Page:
Many large organisations use third party backup solutions, such as Veritas NetBackup, to manage data protection across the enterprise. The use of such tools is often more complex to setup and manage due to the presence of certain variables such as network firewalls, antivirus software, name resolution issues, etc. These packages in the field, give the organisation certain benefits such as:
- A centralized backup catalog
- Optimal use of disk pools dedicated to backups
- Capacity for heterogenous DBMS platforms
- Centralized, easier-to-manage retention policies
This article describes a challenge we recently had with configuring a SQL Server environment on Veritas NetBackup. We are not describing the fulling configuration procedure but a few pitfalls people out there may experience. The complete procedure for configuration of backups can be found in the reference provided at the end of the article.
The setup involved in this case is summarized as follows:
- SQL Server 2016 installed on two server computers (N1 and N2)
- WFCS configured on both boxes
- Availability Groups configured
- Two Availability Groups AG1 and AG2 created for two sets of databases
- AG1 was running off N1 and AG2 was running off N2 for a number of reasons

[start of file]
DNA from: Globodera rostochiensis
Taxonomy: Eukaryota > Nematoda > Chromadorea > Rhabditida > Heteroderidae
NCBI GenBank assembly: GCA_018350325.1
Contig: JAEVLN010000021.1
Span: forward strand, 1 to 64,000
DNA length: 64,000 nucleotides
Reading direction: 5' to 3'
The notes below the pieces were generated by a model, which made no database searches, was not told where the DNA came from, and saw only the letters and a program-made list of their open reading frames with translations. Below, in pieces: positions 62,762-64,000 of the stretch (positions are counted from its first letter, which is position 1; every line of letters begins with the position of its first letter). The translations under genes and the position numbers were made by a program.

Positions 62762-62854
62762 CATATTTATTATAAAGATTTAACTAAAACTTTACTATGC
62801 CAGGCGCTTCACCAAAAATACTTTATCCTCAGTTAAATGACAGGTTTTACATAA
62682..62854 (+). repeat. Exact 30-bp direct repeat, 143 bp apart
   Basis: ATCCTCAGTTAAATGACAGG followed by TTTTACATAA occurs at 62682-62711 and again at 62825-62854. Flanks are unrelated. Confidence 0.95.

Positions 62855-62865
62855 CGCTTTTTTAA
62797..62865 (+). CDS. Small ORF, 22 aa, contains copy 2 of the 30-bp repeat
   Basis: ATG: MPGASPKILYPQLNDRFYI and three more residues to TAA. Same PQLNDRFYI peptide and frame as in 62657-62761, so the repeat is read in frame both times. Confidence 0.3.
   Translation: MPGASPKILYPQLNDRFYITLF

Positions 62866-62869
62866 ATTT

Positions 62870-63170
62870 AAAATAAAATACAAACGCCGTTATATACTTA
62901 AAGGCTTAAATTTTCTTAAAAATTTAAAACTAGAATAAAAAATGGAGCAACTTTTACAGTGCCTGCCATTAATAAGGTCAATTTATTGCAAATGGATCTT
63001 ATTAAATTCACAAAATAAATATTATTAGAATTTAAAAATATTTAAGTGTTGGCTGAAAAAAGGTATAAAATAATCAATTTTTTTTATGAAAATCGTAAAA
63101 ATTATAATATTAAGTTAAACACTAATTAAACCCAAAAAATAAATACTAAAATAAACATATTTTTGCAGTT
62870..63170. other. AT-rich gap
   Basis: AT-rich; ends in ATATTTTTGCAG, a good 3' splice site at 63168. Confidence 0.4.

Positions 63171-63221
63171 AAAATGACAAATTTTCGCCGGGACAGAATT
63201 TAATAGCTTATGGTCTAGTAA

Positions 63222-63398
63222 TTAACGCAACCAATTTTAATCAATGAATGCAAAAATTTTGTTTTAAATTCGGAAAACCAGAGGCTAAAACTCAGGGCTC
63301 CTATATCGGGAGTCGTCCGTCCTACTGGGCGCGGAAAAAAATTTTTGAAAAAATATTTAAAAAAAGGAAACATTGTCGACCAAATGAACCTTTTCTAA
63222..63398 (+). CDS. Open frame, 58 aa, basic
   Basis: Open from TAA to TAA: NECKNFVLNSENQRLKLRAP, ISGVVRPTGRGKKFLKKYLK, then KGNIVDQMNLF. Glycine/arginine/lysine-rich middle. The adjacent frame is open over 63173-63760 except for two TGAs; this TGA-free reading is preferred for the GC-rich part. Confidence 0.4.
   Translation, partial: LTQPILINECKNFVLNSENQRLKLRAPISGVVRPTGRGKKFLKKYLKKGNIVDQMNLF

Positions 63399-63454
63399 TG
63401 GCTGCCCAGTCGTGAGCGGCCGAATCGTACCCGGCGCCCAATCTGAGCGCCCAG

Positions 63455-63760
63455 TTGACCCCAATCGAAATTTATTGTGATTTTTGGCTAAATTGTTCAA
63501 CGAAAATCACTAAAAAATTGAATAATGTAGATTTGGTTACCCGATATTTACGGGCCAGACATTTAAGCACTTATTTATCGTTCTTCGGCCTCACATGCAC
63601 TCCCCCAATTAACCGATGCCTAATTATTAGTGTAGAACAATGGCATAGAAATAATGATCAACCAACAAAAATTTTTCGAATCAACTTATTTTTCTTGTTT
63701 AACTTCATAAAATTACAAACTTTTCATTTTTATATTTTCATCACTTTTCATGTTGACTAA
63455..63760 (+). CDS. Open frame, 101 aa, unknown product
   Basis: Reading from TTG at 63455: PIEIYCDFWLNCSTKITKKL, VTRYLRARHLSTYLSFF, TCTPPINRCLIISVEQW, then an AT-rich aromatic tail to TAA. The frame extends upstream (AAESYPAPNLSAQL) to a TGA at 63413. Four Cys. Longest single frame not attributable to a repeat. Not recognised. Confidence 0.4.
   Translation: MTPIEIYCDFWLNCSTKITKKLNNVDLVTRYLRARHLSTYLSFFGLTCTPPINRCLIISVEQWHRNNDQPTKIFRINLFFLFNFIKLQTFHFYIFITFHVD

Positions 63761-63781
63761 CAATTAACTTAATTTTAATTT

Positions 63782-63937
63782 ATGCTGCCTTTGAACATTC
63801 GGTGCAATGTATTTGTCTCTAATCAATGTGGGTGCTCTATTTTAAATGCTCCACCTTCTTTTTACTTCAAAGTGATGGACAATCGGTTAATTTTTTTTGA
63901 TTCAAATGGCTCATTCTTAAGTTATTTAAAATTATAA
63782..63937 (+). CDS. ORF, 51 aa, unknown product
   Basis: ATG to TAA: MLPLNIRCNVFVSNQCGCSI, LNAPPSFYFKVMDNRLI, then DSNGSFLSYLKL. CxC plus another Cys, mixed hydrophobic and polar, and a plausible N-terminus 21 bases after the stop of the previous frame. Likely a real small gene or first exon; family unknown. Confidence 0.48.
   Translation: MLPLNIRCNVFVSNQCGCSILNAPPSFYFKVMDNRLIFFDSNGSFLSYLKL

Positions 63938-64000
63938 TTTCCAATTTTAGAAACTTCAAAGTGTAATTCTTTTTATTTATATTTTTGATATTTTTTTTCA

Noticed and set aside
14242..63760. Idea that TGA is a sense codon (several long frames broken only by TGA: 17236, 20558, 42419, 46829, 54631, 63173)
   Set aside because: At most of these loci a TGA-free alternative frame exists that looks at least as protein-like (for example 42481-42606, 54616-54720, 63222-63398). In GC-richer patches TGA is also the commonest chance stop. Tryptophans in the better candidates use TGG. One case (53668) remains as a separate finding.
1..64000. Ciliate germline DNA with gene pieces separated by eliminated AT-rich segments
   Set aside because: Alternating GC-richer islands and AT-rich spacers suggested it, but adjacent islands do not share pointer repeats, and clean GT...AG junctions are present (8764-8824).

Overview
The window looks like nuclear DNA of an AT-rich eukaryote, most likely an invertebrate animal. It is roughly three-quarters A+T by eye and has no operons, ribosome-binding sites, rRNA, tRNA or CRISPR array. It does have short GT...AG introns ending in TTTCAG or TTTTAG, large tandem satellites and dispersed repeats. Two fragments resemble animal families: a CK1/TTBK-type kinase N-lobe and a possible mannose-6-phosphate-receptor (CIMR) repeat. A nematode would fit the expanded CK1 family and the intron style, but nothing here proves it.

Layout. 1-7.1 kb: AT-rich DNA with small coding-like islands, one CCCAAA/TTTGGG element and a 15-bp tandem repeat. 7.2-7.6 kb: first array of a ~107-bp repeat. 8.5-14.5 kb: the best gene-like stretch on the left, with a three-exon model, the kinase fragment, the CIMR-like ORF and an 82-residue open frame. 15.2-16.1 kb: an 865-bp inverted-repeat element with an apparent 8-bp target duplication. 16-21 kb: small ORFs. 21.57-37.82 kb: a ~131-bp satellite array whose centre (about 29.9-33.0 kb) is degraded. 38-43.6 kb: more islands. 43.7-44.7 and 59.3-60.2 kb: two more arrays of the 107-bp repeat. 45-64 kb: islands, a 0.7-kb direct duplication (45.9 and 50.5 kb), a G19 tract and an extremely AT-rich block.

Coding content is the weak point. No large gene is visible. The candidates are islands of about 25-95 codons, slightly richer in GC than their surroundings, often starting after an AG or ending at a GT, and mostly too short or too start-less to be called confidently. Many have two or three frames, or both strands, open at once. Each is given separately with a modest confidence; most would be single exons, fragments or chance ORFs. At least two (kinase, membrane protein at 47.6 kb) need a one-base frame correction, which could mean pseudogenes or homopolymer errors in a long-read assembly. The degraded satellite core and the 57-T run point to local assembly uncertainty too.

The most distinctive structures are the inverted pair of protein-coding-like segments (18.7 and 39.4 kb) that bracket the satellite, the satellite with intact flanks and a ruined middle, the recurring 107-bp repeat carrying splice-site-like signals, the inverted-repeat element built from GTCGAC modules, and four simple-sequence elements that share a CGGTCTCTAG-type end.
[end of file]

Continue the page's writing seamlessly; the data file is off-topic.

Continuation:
- Veritas netback client 7.6.1 was installed on both servers
The task was to configure backups of these instance such that Veritas would consistently backup databases in their respective Availability Groups (AG), no matter what node each AG was running on. The backup sets also had to be identifiable as for the databases in each Availability Group.
Veritas NetBackup Support for AlwaysOn
The first challenge in the venture is that he documentation for Veritas NetBackup 7.6.1 does not say anything about Availability Groups. There were details about protecting High Availabiltiy SQL Server installations in version 7.7.2 and above of the same document. Three key things I should highlight from the document are as follows:
- There is no support for Availability Groups in the newly released SQL Server Intelligent Policies. AlwaysOn Availability Group instances must be protected using Legacy Policies
- Veritas NetBackup supports the use of a preferred node in the AG cluster for backups. This can be achieved by using the keyword PREFERREDREPLICA TRUE
- Backups will not work reliably across the cluster except all nodes in the AG Cluster are added to the specific policy or policies configured for taking backups on the cluster.